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Print version ISSN 0123-4870

Folios  no.38 Bogotá July/Dec. 2013


Profiling Academic Research on Massively Multiplayer On-line Role-Play Gaming (MMORPG) 2000-2009: Horizons for Educational Research

Perfil de la investigación académica sobre Juegos Masivos en Línea para Múltiples Jugadores (JMLMJ) 20002009: Horizontes para la investigación educativa

Harold Castañeda Peña1
Adriana Salazar Sierra2
Nadya González Romero3
Luis Ignacio Sierra Gutiérrez4
Alfredo Menéndez Echavarría5

1Universidad Distrital Francisco José de Caldas y Pontificia Universidad Javeriana, Bogotá, Colombia. Correo electrónico:
2Pontificia Universidad Javeriana, Bogotá, Colombia. Correo electrónico:
3Pontificia Universidad Javeriana, Bogotá, Colombia. Correo electrónico:
4Pontificia Universidad Javeriana, Bogotá, Colombia. Correo electrónico:
5Pontificia Universidad Javeriana, Bogotá, Colombia. Correo electrónico:


Whilst there exists a large body of publications around Massively Multiplayer On-line Role-Play Gaming (MMORPG), there is little profiling academic research on this type of game. This study aims at unveiling what, when, where and who constitute scholarly work in research about MMORPG. A 777-register dataset was configured with primary documents taken from 16 databases and two web-portals. The dataset was drilled down using specialized text-mining software. Findings revealed four main research interests that comprise the games themselves, gaming experiences, systems architecture and educational MMORPG. It was also found that research on this topic started out in 2002 and some milestones of emerging research were charted out. The most prolific organizations and authors were also identified in which the USA, Canada and Italy occupy outstanding places. It is recommended that research profiling studies be carried out to extend more informed literature reviews and support further research questions.

Key words Massively multiplayer on-line role-playing gaming, MMORPG, research profiling, text mining.


La investigación sobre Juegos Masivos en Línea para Múltiples Jugadores (JMLMJ) es amplia; sin embargo, no hay mucha literatura especializada que perfile la investigación sobre este tipo específico de juegos. El presente estudio persigue describir el qué, el cuándo, el dónde y el quién que constituyen trabajo investigativo y académico sobre los JMLMJ. Se configuró una base de datos de 777 registros con documentos de investigación provenientes de 16 bases de datos académicas y dos portales web. La base de datos que se organizó fue explorada utilizando un software especializado en minería de textos. Los resultados revelan cuatro tendencias principales en la investigación sobre los JMLMJ: los juegos en sí mismos, las experiencias de juego, los sistemas de arquitectura de estos juegos y los JMLMJ relacionados con el fenómeno educativo. Se encontró que la investigación sobre estos juegos se origina en 2002 y se encontraron rutas de investigación relacionadas como desarrollo del campo. Se identificaron los autores más prolíficos quienes son provenientes de organizaciones en USA, Canadá e Italia. Se recomienda la realización de estudios de perfil para ampliar las revisiones de literatura que sustente la formulación de preguntas de investigación.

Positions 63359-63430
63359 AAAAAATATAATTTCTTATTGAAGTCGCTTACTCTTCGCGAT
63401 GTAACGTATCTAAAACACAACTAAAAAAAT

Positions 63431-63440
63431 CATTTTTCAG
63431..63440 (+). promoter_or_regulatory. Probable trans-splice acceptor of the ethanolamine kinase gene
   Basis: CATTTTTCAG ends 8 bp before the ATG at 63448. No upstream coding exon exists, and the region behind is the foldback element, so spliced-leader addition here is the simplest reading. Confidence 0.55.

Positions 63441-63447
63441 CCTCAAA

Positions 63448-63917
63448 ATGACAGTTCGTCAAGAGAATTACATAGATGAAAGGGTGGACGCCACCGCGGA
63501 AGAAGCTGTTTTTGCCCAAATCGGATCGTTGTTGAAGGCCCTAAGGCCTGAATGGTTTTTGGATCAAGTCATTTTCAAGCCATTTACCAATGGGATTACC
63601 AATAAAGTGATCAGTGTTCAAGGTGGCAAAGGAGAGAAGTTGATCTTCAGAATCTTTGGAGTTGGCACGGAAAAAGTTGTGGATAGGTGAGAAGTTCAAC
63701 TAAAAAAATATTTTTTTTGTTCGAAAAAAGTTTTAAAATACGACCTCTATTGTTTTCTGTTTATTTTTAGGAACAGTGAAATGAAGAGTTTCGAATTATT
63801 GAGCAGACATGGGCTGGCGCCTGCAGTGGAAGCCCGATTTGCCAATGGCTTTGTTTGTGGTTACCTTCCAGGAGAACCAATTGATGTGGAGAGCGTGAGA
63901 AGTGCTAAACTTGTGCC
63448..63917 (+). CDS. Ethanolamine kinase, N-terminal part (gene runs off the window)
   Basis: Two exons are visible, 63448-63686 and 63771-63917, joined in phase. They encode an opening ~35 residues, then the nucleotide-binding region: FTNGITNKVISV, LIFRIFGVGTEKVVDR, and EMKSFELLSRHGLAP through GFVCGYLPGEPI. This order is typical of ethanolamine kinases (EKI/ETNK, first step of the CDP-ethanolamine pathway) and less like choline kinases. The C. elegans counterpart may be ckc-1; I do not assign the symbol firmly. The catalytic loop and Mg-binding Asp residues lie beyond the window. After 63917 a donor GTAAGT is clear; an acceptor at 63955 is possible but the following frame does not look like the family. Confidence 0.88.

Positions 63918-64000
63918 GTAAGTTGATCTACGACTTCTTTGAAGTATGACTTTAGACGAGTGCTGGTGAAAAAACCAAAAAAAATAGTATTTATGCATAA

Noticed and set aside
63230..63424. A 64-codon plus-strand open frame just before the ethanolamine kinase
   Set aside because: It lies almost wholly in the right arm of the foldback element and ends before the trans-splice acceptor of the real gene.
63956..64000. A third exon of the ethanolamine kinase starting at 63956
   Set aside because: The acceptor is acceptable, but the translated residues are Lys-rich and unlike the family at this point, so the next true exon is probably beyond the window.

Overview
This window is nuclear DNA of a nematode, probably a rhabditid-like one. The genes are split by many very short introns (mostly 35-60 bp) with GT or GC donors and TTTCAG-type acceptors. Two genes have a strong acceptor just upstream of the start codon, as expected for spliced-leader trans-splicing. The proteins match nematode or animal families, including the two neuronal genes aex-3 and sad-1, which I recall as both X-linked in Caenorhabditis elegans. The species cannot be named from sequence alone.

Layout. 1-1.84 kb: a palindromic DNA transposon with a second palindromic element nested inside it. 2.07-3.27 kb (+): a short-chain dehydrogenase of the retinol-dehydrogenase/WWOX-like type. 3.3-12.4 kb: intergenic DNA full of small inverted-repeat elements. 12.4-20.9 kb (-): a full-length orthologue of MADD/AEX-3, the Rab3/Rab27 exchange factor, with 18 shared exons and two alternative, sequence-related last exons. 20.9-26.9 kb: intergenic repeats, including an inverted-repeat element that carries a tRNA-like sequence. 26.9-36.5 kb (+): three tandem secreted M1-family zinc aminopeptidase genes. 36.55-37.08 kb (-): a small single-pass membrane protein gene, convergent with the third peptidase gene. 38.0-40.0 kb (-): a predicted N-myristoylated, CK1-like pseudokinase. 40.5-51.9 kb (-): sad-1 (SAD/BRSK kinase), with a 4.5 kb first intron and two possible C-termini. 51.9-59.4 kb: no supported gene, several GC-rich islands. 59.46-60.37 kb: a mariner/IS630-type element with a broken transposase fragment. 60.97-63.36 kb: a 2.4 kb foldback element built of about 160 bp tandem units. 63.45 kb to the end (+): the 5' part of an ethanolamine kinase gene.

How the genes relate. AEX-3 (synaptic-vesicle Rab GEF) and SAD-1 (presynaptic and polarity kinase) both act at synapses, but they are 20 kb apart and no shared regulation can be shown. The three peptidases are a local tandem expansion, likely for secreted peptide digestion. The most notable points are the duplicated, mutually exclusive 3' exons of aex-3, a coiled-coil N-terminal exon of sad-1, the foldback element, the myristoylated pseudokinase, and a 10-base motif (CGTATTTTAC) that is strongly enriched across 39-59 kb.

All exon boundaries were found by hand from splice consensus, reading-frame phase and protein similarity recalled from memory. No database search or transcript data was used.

Palabras clave Juegos Masivos en Línea para Múltiples Jugadores, JMLMJ, estudios de perfil, minería de textos.


This paper stems from a research project6 seeking to investigate the state of the art about research conducted between 2000 and 2009 on Massively Multiplayer On-line Role-Play Gaming (MMORPG). Bragge and Stordgårds (2007) have claimed that profiling academic research 'helps in seeing the forest from the trees' (p. 714). As implied by them, this is a way to enhance the traditional literature review conducted in most research processes and this by extension applies to educational research. Thus profiling studies come in handy to go beyond old-fashioned literature reviews (Porter, Kongthon & Lu, 2002). According to these authors ''a key advantage of searching/profiling large bibliographic databases is the possibility of uncovering relevant research not being taken into account by the 'invisible college' of researchers working a given domain'' (Porter et al, 2002, p. 365). In particular, this is beneficial for education as profiling would allow speeding up unveiling new related topics that go unseen in the field.